Ruszczyk said he knows for a fact that the order was directed at medical personnel “because I spoke to the person who gave it.” Ruszczyk said the person was a Newtown sergeant, but he declined to name him, saying he was not authorized to speak to that aspect of the investigation.
“I want to defend our union members,” he said. “I know the quality of the people who were there.”
Previously, a Newtown law enforcement source who was at the scene of the second-deadliest school shooting in the nation’s history said officers who had entered the building told dispatchers they had found bodies, but not to send the EMTs in because they had not yet located the gunman.
NEWTOWN — There are no anguished cries of children in the controversial 911 telephone recordings of the Sandy Hook Elementary School massacre.
But there is the sound of two apparent rifle shots, according to sources who have listened to about nine calls made to Newtown police on the morning of Dec. 14, 2012.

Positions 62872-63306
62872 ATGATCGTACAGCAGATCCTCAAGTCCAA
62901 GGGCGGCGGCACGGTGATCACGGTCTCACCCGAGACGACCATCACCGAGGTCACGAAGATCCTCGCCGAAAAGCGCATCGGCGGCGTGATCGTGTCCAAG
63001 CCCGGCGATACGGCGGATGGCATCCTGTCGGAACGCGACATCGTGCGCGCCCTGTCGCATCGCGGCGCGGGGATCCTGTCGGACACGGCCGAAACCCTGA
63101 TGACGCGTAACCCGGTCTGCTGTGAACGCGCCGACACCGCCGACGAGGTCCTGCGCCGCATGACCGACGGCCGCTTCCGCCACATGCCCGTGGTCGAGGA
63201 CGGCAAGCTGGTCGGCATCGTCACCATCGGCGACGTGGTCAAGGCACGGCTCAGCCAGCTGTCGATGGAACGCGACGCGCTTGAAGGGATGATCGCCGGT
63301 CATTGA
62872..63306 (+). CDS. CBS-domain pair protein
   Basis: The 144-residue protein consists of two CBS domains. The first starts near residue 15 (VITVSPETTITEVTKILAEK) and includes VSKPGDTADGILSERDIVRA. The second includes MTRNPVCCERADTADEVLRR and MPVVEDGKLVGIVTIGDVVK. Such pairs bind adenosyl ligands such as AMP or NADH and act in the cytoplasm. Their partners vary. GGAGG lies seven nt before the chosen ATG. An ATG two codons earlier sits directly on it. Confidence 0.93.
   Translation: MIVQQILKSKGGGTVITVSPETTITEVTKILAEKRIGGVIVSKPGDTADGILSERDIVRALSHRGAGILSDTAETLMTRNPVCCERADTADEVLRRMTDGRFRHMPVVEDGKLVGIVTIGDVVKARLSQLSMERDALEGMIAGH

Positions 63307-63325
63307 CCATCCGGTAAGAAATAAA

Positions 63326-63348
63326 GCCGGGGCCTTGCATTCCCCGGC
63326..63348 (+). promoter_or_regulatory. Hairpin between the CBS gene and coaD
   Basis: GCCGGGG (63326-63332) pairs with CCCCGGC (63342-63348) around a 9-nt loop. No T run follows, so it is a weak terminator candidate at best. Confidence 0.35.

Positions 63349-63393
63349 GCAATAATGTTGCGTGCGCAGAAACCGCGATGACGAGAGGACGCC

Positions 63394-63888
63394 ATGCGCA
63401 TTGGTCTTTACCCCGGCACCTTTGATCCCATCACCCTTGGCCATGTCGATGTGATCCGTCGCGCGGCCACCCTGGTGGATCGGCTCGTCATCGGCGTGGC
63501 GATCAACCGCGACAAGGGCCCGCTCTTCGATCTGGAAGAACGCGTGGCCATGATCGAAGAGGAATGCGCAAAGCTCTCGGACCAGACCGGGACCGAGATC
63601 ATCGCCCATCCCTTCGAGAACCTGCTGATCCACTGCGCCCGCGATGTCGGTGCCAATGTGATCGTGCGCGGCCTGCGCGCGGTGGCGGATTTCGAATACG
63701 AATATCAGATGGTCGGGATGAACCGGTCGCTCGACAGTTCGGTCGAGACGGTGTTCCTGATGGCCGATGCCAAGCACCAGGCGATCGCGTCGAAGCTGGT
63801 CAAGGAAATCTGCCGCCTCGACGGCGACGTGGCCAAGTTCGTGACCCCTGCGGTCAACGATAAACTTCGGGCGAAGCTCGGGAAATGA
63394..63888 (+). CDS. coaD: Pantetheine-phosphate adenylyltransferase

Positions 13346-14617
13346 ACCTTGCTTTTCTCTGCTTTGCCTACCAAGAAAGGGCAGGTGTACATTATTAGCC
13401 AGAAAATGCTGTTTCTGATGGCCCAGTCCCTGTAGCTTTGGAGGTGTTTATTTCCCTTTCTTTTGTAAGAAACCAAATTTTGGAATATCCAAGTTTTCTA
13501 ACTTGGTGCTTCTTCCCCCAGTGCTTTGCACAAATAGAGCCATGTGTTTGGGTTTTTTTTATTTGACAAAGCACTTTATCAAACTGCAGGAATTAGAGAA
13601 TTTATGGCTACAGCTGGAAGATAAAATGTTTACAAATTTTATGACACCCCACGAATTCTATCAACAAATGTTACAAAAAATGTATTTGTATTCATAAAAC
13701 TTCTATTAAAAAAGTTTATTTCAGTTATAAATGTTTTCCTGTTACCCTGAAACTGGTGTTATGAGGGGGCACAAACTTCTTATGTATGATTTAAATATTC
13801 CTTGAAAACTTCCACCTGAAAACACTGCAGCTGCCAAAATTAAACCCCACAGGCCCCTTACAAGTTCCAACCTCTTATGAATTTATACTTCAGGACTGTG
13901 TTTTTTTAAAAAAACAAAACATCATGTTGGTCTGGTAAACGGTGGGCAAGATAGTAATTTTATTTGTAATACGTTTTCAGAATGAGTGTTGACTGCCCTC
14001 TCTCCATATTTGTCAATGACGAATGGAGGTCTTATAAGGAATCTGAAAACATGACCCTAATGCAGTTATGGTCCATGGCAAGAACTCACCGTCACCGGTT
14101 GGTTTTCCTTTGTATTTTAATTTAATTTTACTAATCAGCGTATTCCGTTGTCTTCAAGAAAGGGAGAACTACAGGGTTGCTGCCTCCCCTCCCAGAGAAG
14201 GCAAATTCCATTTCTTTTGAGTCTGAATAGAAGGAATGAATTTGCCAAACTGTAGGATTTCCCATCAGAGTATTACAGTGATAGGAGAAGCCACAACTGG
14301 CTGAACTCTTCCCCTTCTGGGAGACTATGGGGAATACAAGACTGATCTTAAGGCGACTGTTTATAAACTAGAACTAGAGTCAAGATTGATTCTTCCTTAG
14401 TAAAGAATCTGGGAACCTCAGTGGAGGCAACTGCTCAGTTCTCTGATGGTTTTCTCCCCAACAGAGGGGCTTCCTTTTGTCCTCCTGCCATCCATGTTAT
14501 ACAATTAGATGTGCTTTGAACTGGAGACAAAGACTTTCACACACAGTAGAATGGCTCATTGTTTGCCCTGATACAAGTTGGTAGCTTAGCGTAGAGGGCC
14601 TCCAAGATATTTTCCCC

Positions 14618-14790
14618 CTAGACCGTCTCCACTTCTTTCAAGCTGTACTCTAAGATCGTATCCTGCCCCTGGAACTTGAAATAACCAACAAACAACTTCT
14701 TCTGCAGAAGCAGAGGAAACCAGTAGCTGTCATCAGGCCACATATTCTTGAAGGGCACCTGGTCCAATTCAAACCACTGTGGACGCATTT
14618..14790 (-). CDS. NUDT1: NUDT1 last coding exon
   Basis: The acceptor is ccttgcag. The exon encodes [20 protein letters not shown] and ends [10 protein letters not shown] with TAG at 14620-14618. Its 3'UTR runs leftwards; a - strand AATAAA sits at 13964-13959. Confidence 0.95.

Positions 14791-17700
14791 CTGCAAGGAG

The most disconcerting sound between the school and Newtown police may be the apparent order from headquarters for police responders to “wait” before entering the school, Hearst Connecticut Newspapers has learned.
“Wait until you go into the building,” one person says from police headquarters toward the end of the five-minute shooting spree. “I’m not going to send them in yet.”
Both sources said it was unclear why the apparent order was given to delay police from going into the school.
A Newtown law enforcement source who was at the scene, however, said the order to wait was directed at ambulance personnel, and that police entered the school as soon as they arrived.